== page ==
At some point there will be a third Rolling Stones Songbook. In the meantime, I think the first two make for some very good listening.

As ever, the mix is timed to fit on a standard CD-R, and includes home-sugared covers and the text above in an illustrated PDF. PW in comments.

1. Little Richard – Brown Sugar (1971)
2. Thelma Houston – Jumpin’ Jack Flash (1969)
3. Maxayn – You Can’t Always Get What You Want (1972)
4. Merry Clayton – Gimme Shelter (1970)
5. Labelle – Wild Horses (1971)
6. Jennifer Warnes – Shine A Light (1976)
7. Rod Stewart – Street Fighting Man (1969)
8. Gram Parsons & The Flying Burrito Bros – Honky Tonk Women (rel. 1976)
9. Linda Ronstadt – Tumbling Dice (1976)
10. Etta James – Miss You (2000)
11. Bettye LaVette – Salt Of The Earth (2010)
12. The Holmes Brothers – Beast Of Burden (1997)
13. Laurie Geltman – Sway (1992)
14. Taylor Dayne – Fool To Cry (2009)
15. Turin Brakes – Moonlight Mile (2004)
16. Over The Rhine – Waiting On A Friend (2010)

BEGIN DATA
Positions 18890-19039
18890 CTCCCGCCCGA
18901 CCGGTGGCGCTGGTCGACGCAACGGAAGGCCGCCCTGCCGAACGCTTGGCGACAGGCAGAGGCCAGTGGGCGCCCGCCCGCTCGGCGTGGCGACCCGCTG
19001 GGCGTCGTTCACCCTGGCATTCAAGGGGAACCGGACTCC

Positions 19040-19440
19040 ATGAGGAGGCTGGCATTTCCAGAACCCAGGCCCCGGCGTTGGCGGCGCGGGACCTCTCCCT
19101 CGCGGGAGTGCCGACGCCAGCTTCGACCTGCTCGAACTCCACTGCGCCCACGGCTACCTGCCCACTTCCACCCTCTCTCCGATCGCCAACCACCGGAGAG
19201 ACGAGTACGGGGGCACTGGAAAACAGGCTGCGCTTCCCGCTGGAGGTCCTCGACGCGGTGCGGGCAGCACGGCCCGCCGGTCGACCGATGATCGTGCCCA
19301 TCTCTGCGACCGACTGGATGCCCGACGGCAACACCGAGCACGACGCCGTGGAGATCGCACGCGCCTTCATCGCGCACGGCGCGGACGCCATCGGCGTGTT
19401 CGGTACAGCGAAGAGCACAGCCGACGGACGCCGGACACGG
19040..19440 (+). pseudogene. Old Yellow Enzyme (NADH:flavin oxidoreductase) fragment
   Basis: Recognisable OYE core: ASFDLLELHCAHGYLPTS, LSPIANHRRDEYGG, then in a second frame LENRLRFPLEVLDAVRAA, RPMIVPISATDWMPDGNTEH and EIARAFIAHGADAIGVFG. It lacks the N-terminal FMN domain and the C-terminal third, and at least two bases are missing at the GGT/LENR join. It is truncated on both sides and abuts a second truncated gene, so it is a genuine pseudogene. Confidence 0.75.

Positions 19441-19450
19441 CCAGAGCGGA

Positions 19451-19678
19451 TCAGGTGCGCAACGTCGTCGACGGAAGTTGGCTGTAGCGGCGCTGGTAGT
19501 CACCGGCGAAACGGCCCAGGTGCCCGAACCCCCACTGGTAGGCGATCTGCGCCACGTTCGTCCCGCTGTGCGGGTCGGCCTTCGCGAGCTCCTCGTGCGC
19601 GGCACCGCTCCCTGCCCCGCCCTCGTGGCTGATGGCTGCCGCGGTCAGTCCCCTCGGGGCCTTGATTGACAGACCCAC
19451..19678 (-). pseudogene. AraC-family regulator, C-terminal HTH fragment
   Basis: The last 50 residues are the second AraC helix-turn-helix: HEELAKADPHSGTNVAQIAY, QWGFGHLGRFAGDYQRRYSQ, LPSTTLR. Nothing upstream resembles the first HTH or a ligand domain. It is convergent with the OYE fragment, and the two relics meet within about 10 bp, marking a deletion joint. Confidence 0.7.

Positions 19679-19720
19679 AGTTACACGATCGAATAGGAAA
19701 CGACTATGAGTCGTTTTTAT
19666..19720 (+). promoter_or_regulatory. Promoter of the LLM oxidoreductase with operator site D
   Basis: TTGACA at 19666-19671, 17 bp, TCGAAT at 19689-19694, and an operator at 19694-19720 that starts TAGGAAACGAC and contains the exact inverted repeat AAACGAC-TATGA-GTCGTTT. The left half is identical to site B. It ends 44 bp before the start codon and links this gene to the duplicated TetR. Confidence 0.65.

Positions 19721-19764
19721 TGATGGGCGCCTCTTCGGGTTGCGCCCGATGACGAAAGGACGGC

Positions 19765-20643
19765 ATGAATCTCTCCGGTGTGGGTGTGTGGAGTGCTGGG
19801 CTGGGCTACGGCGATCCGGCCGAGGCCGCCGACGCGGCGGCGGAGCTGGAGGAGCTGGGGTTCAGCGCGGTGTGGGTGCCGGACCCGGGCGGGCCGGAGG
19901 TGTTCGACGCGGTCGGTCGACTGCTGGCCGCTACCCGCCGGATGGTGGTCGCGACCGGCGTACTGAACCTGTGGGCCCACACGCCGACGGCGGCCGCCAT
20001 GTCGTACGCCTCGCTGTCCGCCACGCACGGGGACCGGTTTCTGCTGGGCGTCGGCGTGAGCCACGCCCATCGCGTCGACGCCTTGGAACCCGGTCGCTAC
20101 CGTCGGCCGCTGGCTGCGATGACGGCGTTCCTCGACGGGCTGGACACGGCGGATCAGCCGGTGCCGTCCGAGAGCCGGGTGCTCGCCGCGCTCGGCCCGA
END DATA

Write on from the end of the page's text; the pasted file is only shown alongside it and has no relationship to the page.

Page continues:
17. Yo La Tengo – Emotional Rescue (2016)
18. Leningrad Cowboys & The Alexandrov Red Army Ensemble – It’s Only Rock ‘n Roll (1994)
19. The Twang – Sympathy For The Devil (2003)


Previous Songbooks:
Ashford & Simpson
Barry Gibb Vol. 1
Barry Gibb Vol. 2
Bill Withers
Bob Dylan Volumes 1-5
Brian Wilson
Bruce Springsteen
Burt Bacharach & Hal David Vol. 1
Burt Bacharach & Hal David Vol. 2
Burt Bacharach’s Lesser-Known Songbook
Carole Bayer Sager
Carole King Vol. 1
Carole King Vol. 2
Chuck Berry
Cole Porter Vol. 1
Cole Porter Vol. 2
Elton John & Bernie Taupin
George Harrison
Gordon Lightfoot
Hank Williams
John Prine
Jimmy Webb Vol. 1
Jimmy Webb Vol. 2
Jimmy Webb Vol. 3
Lamont Dozier
Laura Nyro
Leonard Cohen
Neil Diamond
Paul McCartney Vol. 1
Paul McCartney Vol. 2
Rod Temperton
Rolling Stones Vol. 1
Sly Stone
Steely Dan

More Songbooks
More Covers Mixes
More CD-R Mixes

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Any Major 1960s Christmas Vol. 2

December 12th, 2023 3 comments



The 1960s might have been the zenith of Christmas records, certainly in sheer quantity. Quality is a matter of taste, of course. And when it comes to Christmas music, good taste is really secondary to the spirit these songs can create.